I stood then and looked around my room. I stood then and told myself, This house is more than a house, it is a home, but these possessions–a grave number of them–are only possessions.

And that realization haunts me. Soon, too soon, I will be past this point, this place in my life. I want to be ready for that time to come, I want to be ready to pack my things and leave. I love being home, but sometimes what we call home must itself change. It’s progression. It cannot be stopped, nor avoided, nor changed.

There’s a crude sense of satisfaction in cleaning and purging and making room, not for the sake of making room for the new, but making room to expand visually, and emotionally, and psychologically. Each bit of my history that has been drained of meaning, of significance, of recollection, all these pieces I pass unto others, every bit that leaves severs a bit of the strings that tie me down. Like Gulliver on his travels, all these threads hold us in place, but they are each so small, alone they are nothing. And should enough strands be broken, we can stand again.

This crude satisfaction carries with it a small sense of regret and longing. All these pieces I hold onto, those I can’t yet part with. Someday I know I will, and until then, it pains me to think of all the things I’ve had growing up without realizing it, when there are so many more who have had even less. What set me apart from them? What determined that I should have and not need when they’ve been forced to need and not have?

These questions plague me if I let them, and having no answers, I deny asking when I can. I put myself into other things, happier distractions, knowing that my optimism is only skin-deep, that it is only a pill for the pessimism that runs rampant in these veins.

I’ll live another day, cleaning and starting the long process of moving on, of progressing to the next era of my life. I can only hope that they’ll also live another day, all these faceless souls I’ll never know, that soon they may discover what they’ve never had, or find that they’ve had it all along.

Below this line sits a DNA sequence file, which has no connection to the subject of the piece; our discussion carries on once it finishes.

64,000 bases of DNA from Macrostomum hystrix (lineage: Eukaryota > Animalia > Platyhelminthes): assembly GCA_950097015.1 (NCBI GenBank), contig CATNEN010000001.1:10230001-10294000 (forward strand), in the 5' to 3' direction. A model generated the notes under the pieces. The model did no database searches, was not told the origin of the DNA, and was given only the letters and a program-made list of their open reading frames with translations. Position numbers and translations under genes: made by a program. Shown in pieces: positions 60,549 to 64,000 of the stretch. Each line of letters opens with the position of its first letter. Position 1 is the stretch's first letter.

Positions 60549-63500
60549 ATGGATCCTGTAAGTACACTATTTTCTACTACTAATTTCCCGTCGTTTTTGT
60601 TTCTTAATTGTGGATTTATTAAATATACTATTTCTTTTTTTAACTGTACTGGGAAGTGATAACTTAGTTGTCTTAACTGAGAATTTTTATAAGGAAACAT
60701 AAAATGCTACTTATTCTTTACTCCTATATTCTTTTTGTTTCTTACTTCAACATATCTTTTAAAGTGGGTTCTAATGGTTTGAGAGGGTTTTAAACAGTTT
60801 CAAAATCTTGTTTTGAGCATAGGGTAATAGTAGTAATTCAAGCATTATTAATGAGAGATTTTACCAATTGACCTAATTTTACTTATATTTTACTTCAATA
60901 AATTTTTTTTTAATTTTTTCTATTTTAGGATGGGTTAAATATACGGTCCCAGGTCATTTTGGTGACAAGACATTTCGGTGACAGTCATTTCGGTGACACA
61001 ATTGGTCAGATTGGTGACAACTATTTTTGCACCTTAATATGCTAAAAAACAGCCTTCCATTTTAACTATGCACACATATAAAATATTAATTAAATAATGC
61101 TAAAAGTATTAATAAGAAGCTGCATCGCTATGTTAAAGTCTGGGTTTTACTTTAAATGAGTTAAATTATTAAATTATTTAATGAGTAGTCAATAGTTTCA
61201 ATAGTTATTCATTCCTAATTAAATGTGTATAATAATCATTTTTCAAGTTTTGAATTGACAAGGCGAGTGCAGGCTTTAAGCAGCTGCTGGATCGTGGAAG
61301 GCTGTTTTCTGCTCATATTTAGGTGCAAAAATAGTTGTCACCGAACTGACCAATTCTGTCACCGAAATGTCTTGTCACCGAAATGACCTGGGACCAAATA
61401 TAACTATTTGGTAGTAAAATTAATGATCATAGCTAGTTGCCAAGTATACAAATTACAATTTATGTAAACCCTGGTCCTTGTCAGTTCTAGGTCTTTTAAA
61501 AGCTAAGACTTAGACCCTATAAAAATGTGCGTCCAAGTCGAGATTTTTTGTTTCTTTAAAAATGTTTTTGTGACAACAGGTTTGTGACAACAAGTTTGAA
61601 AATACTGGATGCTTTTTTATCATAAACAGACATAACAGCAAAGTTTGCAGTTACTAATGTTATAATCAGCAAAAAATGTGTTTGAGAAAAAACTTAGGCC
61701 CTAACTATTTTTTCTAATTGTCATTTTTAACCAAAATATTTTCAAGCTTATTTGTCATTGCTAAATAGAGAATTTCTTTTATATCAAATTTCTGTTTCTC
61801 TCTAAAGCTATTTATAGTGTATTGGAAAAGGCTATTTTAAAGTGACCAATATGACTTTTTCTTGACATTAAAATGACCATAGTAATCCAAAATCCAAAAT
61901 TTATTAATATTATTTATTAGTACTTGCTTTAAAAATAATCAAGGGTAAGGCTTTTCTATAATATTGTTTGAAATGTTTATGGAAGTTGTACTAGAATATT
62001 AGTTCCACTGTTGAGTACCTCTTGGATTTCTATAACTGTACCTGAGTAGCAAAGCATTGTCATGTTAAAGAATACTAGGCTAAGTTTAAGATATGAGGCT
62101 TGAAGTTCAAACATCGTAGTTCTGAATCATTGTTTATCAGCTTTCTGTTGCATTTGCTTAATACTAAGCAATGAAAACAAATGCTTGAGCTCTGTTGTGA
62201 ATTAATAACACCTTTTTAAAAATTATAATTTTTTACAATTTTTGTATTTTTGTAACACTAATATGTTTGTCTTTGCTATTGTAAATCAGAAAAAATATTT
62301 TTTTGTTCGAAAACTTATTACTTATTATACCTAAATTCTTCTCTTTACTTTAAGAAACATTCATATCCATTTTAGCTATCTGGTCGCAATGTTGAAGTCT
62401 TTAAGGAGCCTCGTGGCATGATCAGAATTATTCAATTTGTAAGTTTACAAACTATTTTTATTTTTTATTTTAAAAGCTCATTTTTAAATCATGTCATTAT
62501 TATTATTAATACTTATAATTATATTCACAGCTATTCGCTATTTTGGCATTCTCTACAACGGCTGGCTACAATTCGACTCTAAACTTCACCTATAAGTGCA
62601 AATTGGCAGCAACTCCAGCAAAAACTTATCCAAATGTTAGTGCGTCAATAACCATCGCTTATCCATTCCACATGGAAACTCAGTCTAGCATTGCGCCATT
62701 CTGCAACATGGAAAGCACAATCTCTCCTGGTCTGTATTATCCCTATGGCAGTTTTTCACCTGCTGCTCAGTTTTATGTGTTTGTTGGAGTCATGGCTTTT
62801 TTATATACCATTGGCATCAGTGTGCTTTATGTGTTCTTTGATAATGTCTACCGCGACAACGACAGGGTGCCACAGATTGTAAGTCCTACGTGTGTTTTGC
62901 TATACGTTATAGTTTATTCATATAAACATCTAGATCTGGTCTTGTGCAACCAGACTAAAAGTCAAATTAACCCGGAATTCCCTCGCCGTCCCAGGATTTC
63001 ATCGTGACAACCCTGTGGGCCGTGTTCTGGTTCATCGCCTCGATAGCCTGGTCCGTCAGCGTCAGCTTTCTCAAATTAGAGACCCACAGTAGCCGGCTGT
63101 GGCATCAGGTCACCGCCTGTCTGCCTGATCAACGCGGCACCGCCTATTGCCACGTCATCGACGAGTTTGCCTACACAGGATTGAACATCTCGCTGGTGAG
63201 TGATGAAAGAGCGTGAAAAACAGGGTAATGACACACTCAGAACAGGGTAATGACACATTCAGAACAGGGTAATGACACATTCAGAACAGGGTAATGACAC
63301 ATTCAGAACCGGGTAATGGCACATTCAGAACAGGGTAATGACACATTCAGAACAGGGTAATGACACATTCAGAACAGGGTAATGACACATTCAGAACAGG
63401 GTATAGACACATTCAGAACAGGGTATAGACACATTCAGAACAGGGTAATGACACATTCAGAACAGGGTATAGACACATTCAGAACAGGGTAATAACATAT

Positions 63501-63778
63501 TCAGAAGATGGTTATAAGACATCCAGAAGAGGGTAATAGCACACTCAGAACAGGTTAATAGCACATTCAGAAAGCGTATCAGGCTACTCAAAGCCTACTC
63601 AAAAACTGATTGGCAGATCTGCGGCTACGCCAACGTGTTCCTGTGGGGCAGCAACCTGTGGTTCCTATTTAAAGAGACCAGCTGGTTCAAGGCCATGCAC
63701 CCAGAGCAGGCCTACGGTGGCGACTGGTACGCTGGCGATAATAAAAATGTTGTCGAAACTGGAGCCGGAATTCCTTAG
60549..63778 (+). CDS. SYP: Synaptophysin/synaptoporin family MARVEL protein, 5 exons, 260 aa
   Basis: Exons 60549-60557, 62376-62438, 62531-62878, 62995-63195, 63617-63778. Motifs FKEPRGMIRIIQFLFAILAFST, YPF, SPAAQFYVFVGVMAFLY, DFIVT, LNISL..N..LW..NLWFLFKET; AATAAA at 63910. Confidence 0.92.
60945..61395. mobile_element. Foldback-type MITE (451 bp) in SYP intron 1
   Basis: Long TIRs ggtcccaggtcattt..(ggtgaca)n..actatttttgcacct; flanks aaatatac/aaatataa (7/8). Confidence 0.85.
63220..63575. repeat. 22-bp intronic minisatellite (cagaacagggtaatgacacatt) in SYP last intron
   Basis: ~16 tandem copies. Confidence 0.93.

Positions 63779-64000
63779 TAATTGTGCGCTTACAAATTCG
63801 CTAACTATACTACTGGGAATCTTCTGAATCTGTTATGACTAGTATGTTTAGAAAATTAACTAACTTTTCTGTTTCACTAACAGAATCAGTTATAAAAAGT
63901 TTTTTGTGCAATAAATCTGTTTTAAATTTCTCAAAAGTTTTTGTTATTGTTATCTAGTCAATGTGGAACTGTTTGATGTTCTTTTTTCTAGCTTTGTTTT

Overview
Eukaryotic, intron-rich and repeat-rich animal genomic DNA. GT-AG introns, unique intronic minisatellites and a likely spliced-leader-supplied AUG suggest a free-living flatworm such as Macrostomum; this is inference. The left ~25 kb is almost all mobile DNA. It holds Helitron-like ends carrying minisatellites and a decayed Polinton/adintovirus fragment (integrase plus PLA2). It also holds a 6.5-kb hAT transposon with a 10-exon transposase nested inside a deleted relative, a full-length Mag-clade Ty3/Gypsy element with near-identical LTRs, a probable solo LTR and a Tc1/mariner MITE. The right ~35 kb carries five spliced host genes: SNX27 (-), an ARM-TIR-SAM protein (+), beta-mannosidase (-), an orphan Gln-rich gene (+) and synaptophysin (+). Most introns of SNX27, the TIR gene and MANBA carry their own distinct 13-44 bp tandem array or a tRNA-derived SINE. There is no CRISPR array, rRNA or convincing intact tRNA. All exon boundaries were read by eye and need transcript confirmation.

In the end, we’re paper people. We can be written upon and ripped and torn and shredded, but we can be glued back together, if never quite the same. We can be stained and wrinkled, wet and dried out but slightly discolored and changed; we can be folded into wondrous shapes or crumpled up and tossed away.

My story lies upon my page, and it’s a piece of parchment still growing as life does with me as it will. Someday I’ll face the same fate as all others in this world, great or grim, large or small, and I’ll find myself set eternally on a reference shelf, tucked away in the back of a library, collecting dust and forgotten.

But until then, may my words be read and my life outspoken.


One thought on “The Plight of Paper People

  1. For a long time, I never could have imagined getting a smartphone, or finding love, or at even earlier times ever finding a home or starting a study at a university.

    In retrospect, it seems we are all a lot worse at predicti g outcomes than our confirmation and attention biased minds would want to believe.

    Surprises sometimes are among the greater pleasures of life.

    P.S.: Typing on smartphones is not one of those pleasures. Reading is, however.